In Freemasonry, all those degrees that come after the Master Mason degree, with the exception of the Royal Arch and its associated degrees, are referred to as high degrees. This usage is controversial in some circles, as Masonic tradition insists that the degree of Master Mason is the highest of all Masonic degrees. In recent years, with declining membership in all branches of Freemasonry, some Masons have insisted that the high degrees are unnecessary, and divert time and resources that should be devoted to Craft Masonry. Members of the high degrees, for their part, argue that these latter are important elements of Freemasonry and should not be discarded. See Freemasonry; Royal Arch.

The genesis of the high degrees of Masonry was a complex process, beginning in the late 1730s and continuing through the end of the nineteenth century. The catalyst for the first important series of high degrees was the famous 1736 oration of the Chevalier Ramsay, in which he argued that Masonry could trace its roots back to the knightly religious orders of the Crusades. Ramsay himself was a Jacobite – a supporter of the claims of the exiled House of Stuart to the British throne – and most of the high degrees that surfaced in Masonic circles in the two decades after his oration had close connections to the Jacobite movement. Ramsay himself is credited by some sources with the invention of the first set of high degrees, a system of three levels above Master Mason. See Jacobites; Ramsay, Andrew Michael.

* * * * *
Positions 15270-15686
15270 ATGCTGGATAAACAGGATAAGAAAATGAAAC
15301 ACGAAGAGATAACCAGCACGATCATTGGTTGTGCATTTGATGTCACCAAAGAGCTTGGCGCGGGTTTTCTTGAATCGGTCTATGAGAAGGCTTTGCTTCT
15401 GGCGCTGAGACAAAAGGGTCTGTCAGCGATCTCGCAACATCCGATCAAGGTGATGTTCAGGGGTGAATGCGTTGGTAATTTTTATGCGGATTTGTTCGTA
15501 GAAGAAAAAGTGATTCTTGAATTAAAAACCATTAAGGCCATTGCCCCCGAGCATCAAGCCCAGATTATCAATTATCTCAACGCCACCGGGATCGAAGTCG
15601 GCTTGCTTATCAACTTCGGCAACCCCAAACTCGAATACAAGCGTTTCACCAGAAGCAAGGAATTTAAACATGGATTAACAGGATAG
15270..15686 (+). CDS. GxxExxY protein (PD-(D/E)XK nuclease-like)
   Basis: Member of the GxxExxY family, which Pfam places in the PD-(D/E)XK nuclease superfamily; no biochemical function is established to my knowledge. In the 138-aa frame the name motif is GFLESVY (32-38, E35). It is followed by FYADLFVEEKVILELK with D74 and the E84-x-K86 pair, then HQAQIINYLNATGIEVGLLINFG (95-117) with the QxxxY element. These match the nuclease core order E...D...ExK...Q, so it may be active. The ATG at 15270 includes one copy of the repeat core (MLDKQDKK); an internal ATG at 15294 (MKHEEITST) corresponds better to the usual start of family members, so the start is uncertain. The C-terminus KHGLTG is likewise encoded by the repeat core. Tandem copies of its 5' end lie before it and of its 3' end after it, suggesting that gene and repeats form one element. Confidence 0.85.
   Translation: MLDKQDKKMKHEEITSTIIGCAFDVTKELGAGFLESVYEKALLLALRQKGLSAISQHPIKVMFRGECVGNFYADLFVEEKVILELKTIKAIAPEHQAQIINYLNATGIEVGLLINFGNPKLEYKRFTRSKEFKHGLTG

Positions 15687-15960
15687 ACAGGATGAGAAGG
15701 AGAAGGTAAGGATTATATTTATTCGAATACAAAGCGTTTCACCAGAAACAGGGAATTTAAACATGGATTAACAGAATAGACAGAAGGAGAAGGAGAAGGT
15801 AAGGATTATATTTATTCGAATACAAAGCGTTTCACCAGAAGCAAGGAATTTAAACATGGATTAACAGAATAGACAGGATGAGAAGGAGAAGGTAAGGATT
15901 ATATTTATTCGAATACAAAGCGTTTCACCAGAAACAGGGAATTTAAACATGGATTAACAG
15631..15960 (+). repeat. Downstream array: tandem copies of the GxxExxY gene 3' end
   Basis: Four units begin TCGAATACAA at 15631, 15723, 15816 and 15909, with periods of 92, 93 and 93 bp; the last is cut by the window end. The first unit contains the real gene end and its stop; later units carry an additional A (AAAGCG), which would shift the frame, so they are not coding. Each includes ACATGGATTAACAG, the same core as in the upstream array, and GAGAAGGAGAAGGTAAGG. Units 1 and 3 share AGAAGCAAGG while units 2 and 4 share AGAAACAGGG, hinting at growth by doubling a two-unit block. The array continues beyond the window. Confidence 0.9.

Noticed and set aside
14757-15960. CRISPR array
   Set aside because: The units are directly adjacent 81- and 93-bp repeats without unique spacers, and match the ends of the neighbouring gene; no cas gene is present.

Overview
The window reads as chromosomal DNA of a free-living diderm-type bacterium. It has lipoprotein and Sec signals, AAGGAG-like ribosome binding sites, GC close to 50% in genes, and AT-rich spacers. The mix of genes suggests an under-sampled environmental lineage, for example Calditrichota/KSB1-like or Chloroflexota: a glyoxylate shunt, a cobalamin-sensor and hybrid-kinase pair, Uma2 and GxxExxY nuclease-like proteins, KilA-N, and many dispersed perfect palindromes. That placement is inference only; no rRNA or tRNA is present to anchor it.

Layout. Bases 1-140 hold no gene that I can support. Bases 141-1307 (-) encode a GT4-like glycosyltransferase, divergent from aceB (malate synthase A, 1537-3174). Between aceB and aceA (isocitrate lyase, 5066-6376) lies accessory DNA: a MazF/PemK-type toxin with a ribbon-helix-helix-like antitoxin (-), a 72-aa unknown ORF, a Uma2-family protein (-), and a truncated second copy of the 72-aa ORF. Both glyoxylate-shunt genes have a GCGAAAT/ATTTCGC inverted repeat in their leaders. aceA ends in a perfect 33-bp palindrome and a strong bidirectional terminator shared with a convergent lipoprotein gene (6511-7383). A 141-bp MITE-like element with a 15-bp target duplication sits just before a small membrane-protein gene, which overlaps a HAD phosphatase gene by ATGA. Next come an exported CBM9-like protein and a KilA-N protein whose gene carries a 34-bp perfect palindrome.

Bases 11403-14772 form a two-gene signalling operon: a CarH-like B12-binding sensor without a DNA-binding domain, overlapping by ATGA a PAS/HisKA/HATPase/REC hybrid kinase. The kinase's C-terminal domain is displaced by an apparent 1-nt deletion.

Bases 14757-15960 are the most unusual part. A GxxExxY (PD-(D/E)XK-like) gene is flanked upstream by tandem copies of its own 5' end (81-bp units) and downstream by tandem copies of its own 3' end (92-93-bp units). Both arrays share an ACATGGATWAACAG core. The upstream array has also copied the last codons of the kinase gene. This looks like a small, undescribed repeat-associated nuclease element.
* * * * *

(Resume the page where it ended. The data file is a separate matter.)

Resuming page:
In the late eighteenth and early nineteenth centuries, the manufacture of high degrees formed an important part of Masonic activity throughout Europe, and especially in France, where more than half the high degrees still worked originated. More than 2000 high degrees surfaced within Freemasonry during these years, most of them as part of degree sequences within many competing rites of Masonry. For details of the most important of these rites, see Rite of Memphis; Rite of Misraim; Rite of Perfection; Rite of Strict Observance.

Most of these rites went out of existence before 1900, or survive only as small organizations on the fringes of Freemasonry. In the English-speaking world, the two main survivors are the Ancient and Accepted Scottish Rite and the York Rite. In America, both these rites are independent of ordinary Craft Masonry; the Scottish Rite is governed by its own Supreme Councils, the York Rite by a patchwork of state and national jurisdictions bewildering to the uninitiated. In England, while the Ancient and Accepted Rite is independent, the degrees of the York Rite are under the jurisdiction of United Grand Lodge. See Ancient and Accepted Scottish Rite; York Rite.


The Element Encyclopedia of Secret Societies : the ultimate a-z of ancient mysteries, lost civilizations and forgotten wisdom written by John Michael Greer – © John Michael Greer 2006